Kenya tightens security on fears of new terror attacks, as Opposition demands early election over corruption


“The president needs to seriously consider calling fresh elections to save our country from total collapse” – opposition leader.

KENYA police tightened security in the capital, Nairobi, on intelligence that suspected al-Shabaab militants are planning attacks on targets in the city including parliament, a spokesman for the legislature said.

The action comes as the country’s main opposition party called for elections scheduled for 2017 to be brought forward because of deteriorating security and the government’s failure to address corruption.

“There is a letter from central police to parliament police that leaked warning that parliament is being targeted by al-Shabaab,” James Maina Macharia, a spokesman for the National Assembly, said by phone today. “One Senate official has been arrested in relation to that intelligence,” he said, without identifying the person.

The letter also referred to other targets including the University of Nairobi, two churches and an open-air market in Nairobi, Macharia said. Police spokeswoman Zipporah Mboroki said she didn’t have information on the matter when contacted by Bloomberg News.

Al-Shabaab, which is affiliated with al-Qaeda, said it carried out this month’s raid on a university at Garissa in eastern Kenya in which at least 147 people died. Most of the victims were students.

The group, which has claimed responsibility for a series of attacks in Kenya over the past four years, says it’s retaliating over Kenya’s deployment of troops four years ago in Somalia, where the militants have been waging an insurgency against the government since 2006.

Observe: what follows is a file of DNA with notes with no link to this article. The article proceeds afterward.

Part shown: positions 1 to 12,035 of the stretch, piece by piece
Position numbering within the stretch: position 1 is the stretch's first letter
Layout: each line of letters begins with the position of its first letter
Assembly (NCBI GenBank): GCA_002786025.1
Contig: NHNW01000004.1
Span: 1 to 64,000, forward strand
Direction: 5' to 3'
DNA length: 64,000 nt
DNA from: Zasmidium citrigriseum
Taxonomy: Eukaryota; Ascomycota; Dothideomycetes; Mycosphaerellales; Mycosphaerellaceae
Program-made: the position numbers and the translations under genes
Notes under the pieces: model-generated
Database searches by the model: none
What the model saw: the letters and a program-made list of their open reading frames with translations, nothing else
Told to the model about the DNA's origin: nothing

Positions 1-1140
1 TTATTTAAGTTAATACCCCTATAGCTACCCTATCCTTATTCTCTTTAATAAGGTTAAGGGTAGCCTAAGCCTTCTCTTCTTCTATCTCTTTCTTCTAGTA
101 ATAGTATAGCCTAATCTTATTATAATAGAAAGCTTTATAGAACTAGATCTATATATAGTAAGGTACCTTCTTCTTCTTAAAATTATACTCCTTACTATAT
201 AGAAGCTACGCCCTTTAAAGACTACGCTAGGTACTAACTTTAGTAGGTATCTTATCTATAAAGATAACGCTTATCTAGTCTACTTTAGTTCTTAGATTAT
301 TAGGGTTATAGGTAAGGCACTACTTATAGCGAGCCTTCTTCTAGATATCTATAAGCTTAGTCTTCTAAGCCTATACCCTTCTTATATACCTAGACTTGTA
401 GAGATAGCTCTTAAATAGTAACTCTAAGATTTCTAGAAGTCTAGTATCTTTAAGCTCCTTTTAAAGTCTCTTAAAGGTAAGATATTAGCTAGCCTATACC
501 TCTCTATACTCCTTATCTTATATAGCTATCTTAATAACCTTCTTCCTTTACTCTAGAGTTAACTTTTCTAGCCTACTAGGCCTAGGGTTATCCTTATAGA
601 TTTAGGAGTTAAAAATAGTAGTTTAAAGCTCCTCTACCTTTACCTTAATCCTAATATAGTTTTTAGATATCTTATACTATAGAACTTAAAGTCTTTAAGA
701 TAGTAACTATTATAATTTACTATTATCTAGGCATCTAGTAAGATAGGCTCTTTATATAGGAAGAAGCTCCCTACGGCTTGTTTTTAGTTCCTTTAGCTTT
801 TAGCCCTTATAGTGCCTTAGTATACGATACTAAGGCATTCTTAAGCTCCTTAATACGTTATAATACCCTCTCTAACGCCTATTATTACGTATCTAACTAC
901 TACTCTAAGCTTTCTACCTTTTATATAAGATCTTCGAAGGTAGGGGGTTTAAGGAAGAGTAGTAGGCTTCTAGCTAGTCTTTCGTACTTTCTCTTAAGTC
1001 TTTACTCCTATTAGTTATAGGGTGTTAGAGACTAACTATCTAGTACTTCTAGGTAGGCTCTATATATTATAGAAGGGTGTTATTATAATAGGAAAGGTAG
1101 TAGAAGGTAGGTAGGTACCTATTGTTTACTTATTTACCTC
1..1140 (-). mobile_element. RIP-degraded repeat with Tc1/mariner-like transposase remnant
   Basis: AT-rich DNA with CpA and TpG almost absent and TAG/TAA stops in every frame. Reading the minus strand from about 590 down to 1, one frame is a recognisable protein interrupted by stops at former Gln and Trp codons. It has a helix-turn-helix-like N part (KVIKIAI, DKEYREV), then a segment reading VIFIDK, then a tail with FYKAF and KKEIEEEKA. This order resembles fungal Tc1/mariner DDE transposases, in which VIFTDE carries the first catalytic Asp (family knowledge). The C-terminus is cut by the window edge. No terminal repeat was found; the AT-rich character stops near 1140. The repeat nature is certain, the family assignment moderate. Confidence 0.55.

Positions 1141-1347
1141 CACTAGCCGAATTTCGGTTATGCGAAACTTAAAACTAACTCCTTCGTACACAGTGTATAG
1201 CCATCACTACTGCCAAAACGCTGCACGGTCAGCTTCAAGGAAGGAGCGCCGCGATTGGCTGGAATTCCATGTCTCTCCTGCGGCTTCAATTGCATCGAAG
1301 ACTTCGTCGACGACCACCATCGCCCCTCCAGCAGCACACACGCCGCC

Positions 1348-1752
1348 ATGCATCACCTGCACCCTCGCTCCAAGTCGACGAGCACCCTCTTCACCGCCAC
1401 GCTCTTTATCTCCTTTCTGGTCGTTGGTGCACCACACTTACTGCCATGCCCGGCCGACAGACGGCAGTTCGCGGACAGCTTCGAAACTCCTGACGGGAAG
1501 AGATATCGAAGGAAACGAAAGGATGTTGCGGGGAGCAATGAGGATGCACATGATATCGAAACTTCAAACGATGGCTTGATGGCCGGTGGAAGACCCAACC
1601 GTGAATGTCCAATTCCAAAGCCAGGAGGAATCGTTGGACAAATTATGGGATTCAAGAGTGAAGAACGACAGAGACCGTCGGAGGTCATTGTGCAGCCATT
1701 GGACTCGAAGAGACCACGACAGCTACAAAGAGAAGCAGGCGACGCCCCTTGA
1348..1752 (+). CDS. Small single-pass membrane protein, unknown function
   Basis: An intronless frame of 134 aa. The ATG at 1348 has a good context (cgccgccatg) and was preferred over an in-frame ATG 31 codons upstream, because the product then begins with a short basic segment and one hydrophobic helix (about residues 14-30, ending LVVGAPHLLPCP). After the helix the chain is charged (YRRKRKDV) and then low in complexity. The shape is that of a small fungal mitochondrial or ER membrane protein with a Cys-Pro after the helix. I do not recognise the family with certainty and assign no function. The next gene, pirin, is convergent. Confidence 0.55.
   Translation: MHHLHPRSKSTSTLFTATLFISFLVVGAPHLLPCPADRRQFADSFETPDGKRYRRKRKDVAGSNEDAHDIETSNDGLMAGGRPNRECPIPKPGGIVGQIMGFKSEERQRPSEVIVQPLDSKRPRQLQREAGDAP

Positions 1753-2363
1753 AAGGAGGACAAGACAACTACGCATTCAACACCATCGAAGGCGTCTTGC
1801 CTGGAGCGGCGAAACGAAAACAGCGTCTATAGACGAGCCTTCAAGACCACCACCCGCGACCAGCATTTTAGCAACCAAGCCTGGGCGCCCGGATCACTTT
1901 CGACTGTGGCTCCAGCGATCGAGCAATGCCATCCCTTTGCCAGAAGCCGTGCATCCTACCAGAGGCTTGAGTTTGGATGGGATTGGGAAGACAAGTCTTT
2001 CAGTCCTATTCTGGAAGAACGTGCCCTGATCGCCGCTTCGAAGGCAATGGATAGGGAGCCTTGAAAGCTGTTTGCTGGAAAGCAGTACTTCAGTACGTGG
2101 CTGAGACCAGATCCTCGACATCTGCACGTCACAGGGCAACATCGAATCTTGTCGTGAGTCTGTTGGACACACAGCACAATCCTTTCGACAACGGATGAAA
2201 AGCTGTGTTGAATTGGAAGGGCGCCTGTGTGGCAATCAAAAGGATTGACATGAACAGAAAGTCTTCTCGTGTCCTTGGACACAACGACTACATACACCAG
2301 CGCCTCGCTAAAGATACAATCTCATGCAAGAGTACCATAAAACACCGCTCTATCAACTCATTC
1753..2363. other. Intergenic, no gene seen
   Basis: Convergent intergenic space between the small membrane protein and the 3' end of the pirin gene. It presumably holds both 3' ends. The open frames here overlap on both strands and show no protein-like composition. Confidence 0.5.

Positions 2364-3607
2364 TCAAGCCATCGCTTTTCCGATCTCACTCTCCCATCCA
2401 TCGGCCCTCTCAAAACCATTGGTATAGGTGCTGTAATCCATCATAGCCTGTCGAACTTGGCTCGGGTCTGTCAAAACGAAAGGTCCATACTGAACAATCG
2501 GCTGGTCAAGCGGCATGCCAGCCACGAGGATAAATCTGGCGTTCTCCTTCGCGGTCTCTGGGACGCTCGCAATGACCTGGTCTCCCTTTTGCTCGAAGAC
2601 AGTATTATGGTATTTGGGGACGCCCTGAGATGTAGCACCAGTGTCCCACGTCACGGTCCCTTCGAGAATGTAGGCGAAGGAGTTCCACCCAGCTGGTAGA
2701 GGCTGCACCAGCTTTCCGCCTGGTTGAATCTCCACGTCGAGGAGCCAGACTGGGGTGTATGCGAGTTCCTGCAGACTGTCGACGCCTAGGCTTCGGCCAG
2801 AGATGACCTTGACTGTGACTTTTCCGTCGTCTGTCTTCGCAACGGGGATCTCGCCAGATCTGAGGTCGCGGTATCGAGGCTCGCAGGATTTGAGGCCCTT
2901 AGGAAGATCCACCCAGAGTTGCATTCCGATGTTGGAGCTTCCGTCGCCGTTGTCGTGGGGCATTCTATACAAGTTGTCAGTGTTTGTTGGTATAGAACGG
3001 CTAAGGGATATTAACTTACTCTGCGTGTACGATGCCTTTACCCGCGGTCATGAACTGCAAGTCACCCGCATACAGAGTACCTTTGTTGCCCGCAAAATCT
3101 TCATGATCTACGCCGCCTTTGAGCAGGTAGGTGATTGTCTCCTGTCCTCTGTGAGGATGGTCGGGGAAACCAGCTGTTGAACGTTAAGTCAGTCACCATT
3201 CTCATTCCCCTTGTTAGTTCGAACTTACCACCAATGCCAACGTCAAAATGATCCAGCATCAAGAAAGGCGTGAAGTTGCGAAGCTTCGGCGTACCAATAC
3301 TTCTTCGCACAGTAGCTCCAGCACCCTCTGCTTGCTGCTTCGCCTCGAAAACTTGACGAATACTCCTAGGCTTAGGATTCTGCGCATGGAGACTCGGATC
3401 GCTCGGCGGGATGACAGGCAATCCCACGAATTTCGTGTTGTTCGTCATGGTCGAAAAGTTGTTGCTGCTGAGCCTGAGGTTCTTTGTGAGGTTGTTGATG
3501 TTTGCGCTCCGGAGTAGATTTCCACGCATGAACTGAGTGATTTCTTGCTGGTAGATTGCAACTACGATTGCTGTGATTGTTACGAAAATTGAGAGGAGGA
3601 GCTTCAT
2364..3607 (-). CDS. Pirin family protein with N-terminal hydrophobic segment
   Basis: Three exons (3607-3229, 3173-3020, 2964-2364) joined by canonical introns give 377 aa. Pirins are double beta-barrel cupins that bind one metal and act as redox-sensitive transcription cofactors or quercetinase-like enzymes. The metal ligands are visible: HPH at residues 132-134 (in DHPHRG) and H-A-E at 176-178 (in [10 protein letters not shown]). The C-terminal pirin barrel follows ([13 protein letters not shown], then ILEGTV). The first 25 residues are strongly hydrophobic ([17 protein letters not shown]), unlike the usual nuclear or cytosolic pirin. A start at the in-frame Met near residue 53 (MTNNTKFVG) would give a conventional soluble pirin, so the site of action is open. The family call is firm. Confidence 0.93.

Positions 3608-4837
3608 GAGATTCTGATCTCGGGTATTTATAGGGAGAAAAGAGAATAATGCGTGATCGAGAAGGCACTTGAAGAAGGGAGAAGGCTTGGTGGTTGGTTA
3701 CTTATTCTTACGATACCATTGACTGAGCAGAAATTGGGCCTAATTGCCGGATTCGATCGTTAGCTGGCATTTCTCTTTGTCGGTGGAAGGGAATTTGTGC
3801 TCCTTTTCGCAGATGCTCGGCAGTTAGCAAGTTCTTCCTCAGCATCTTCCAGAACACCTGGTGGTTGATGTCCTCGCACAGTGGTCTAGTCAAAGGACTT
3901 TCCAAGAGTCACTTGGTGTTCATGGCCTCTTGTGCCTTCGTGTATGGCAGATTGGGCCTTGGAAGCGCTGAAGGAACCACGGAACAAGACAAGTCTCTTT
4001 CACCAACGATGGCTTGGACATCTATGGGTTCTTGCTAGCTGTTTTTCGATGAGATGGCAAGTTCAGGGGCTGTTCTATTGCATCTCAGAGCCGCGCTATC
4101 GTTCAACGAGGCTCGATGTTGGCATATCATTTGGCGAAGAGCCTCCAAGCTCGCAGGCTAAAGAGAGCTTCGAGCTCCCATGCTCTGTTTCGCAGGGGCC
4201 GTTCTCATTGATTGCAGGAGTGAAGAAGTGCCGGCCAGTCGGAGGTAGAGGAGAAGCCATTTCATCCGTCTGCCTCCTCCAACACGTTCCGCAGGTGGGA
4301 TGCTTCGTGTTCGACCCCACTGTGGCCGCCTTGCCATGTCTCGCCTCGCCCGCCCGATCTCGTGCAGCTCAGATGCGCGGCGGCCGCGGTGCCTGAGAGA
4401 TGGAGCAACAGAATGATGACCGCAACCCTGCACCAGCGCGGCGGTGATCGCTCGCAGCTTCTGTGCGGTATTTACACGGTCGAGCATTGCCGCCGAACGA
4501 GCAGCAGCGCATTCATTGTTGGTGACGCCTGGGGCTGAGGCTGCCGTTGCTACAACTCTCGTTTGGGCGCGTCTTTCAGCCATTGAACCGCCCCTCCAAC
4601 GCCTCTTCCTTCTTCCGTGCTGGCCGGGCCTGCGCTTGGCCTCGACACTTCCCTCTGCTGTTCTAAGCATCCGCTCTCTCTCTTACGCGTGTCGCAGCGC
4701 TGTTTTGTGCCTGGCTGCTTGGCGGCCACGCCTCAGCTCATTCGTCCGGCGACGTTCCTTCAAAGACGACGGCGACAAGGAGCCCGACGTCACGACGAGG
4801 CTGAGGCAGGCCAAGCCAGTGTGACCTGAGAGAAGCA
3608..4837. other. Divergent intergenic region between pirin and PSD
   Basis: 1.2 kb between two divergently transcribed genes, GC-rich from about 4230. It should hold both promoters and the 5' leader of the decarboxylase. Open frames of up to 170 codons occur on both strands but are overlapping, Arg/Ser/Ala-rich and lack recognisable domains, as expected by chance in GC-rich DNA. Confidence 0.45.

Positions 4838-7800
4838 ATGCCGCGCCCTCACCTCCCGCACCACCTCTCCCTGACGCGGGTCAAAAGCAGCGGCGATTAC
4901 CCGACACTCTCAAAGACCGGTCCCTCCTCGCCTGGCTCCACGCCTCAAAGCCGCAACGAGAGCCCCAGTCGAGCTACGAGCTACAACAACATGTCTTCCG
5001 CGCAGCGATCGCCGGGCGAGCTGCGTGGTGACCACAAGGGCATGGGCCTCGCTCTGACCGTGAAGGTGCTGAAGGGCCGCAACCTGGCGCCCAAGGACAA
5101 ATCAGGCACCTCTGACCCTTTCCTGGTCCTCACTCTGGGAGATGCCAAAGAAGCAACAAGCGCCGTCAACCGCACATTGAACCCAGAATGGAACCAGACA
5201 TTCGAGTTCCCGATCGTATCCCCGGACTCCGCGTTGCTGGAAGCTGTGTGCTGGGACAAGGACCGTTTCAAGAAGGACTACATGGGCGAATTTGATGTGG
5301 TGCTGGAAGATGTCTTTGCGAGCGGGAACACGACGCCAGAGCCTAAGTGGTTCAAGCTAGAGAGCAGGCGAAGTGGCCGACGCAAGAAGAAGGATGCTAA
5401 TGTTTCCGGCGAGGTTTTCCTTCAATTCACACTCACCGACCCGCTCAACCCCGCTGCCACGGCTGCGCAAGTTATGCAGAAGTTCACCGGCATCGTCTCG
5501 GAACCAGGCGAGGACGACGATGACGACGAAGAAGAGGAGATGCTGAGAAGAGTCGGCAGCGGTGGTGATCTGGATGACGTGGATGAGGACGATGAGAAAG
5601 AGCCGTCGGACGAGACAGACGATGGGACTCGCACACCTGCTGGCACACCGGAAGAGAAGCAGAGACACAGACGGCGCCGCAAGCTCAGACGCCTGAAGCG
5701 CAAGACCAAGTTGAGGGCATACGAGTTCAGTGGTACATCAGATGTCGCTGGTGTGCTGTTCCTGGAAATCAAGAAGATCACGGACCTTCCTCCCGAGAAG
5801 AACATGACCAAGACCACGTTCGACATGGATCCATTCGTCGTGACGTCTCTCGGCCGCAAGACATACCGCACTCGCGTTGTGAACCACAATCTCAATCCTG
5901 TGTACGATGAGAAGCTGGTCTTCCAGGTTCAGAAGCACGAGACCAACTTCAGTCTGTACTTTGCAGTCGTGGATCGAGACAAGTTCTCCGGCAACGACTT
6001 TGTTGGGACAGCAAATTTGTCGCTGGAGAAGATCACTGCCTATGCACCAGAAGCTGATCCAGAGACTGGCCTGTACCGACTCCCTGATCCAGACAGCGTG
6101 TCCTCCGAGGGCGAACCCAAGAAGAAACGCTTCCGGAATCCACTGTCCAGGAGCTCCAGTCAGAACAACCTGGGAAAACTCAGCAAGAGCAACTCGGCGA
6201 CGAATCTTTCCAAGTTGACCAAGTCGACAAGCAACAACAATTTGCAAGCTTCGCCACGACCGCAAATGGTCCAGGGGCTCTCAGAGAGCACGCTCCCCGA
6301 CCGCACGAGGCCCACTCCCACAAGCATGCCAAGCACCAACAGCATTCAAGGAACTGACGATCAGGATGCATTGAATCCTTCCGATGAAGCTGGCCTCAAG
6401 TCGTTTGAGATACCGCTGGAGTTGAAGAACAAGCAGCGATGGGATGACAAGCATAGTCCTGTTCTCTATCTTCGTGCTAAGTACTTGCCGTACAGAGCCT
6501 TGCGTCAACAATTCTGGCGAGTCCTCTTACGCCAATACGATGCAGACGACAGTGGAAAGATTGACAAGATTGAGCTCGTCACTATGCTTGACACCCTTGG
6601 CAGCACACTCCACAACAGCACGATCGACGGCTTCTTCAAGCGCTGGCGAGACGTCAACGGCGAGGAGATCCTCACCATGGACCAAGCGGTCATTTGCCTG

Deteriorating security

Seizing on deteriorating security and rising corruption, Kenya’s key opposition leader former Prime Minister Raila Odinga now wants an early poll.

Raila Odinga: Says Kenya needs early election to resolve crises.

Unidentified officials in Kenya linked to the Islamist militant group al-Shabaab in neighbouring Somalia smuggled sugar into the country and supported the illegal trade in charcoal in areas controlled by Kenyan soldiers in the Horn of Africa nation, Odinga said in an e-mailed statement April 25. 

President Uhuru Kenyatta’s spokesman, Manoah Esipisu, declined to comment on Odinga’s remarks when called by Bloomberg News on Monday.

“Smuggling of sugar and trade in charcoal are endorsed by top political, intelligence and security officials charged with our security and war on corruption,” Odinga said.

“Under the circumstances, the president needs to seriously consider calling fresh elections to save our country from total collapse.”

Five government ministers this month temporarily stepped down after Kenyatta asked public officials adversely mentioned in a dossier authored by the nation’s anti-graft watchdog to take leave.

Odinga said Kenyatta’s directive was outside the law and would cripple the war on corruption rather than support it.

“By acting unprocedurally and outside the law, the president was creating an exit for the suspects instead of reining them in,” he said.

Insecurity in Kenya has worsened since Kenya sent its troops to Somalia in 2011 to fight the al-Qaeda-linked al- Shabaab militants, blaming them for kidnappings and killing of tourists on its soil.

 Al-Shabaab has claimed some of the deadliest attacks over the past four years.

Odinga last year called for a referendum on proposals to amend the constitution to provide county governments with greater responsibility for security and increase their mandatory budget allocations from the national government to 45% from the current 15%.

Odinga has lost three attempts to become president of Kenya, the third in March 2013 when he was defeated by Kenyatta. He served as prime minister in the previous government with Mwai Kibaki as president, after losing the 2007 race.

Kibaki and Odinga formed the coalition government following the violently disputed vote that resulted in the deaths of at least 1,100 people.

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